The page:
Teeth Can Cause Sinus Problems
When the EENT physician can find the cause of sinus problems, try calling a dentist. Abscessed teeth can cause sinus problems.
In a recent case study, a patient was having a lot of problems in her sinuses. The medical EENT physician (eyes, ears, nose and throat) did a thorough investigation of the patient’s sinuses along with blood tests. He finally correctly concluded that the problems were coming from a tooth, an upper molar.
The roots of the upper teeth are right next to the sinuses, from an anatomical standpoint. So, for example, if you have a sinus infection, the upper teeth can hurt from any movement like jogging. I’ve personally had this experience while having sinus problems. I’m sure glad I knew about this connection.
The endodontist performed an evaluation on the patient. He noticed the abscess on the x-ray. This indicated that the nerve inside the tooth is dead. The recommended treatment is to have root canal therapy performed on the afflicted tooth. This treatment was in fact performed and the symptoms were ameliorated.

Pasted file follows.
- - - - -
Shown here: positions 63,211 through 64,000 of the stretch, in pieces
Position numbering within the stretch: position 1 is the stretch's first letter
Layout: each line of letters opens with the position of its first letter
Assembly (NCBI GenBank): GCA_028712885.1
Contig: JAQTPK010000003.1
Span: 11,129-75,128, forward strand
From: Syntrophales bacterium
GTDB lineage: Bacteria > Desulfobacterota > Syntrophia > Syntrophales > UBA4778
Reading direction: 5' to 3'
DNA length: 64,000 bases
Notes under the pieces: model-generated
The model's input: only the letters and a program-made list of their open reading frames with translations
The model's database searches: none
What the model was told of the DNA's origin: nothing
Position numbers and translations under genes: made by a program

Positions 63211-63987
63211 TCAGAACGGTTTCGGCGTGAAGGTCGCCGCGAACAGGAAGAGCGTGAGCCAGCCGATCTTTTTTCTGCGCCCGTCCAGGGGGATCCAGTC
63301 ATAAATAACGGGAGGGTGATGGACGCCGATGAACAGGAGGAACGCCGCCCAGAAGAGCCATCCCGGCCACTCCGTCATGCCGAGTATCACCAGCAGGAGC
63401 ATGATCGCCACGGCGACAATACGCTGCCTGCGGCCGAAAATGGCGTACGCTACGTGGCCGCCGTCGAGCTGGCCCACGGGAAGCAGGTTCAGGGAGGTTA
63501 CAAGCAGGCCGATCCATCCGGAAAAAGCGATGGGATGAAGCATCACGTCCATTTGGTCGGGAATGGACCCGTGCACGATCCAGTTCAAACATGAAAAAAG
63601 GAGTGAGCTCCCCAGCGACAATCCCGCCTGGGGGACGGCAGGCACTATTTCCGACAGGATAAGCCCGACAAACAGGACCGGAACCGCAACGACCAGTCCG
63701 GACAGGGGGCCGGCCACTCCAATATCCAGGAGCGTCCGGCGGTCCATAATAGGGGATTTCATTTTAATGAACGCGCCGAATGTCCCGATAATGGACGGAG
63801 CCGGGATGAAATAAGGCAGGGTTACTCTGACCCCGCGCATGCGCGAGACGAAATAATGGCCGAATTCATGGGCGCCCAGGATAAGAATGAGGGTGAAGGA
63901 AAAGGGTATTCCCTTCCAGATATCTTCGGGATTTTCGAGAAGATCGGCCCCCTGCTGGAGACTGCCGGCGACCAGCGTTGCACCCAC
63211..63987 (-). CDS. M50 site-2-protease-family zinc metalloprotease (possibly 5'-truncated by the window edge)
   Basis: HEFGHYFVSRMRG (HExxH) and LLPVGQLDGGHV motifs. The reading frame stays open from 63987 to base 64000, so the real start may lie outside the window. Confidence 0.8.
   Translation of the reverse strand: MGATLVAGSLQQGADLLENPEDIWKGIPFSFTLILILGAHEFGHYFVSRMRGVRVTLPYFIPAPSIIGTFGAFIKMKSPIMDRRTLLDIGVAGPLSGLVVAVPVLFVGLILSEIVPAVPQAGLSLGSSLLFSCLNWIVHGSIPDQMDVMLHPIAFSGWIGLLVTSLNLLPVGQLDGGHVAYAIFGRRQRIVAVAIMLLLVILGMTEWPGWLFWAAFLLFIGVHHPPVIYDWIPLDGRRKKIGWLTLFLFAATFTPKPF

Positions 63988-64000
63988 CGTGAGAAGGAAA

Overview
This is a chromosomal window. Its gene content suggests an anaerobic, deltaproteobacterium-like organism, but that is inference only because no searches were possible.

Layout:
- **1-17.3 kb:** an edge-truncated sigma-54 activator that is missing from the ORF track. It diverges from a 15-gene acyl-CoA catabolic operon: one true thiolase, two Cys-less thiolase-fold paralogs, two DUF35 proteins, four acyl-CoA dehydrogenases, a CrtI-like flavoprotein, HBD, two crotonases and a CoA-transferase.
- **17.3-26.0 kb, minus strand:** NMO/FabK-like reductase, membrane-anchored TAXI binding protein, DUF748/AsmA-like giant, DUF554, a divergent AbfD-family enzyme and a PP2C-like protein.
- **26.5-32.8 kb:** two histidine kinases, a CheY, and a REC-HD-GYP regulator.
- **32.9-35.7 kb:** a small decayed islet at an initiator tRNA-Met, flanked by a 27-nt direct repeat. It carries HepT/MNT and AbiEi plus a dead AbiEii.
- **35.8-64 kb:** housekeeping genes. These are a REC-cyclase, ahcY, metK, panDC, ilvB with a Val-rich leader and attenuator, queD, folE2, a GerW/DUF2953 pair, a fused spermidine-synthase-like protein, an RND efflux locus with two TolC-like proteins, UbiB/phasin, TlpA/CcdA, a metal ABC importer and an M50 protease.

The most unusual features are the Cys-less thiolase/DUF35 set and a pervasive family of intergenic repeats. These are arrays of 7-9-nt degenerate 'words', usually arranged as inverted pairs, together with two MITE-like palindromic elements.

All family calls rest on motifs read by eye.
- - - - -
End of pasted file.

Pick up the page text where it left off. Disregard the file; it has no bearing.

As you might surmise, sinus problems can be a tricky business in the diagnosis, especially when you consider that the dentist usually looks in the mouth and the medical doctor rarely looks there. The evaluation has to start somewhere, and eventually we’ll get to the teeth if needed.
Also keep in mind that root canals can create some side effects in the sinus. If not done properly, debris inside the canals can be pushed into the sinus. This provides bacteria for infection. So, it’s important to keep tabs on pain and swelling.
Conversely, sinus infection can cause a toothache. So there are times the dentist will referring to an EENT. Whatever the case, it’s up to the individual to call a dentist or EENT for pain or swelling in the sinus area. A competent practitioner will recognize if it’s time to treat or refer.
Act quickly and visit your dentist if an unusual condition is developing.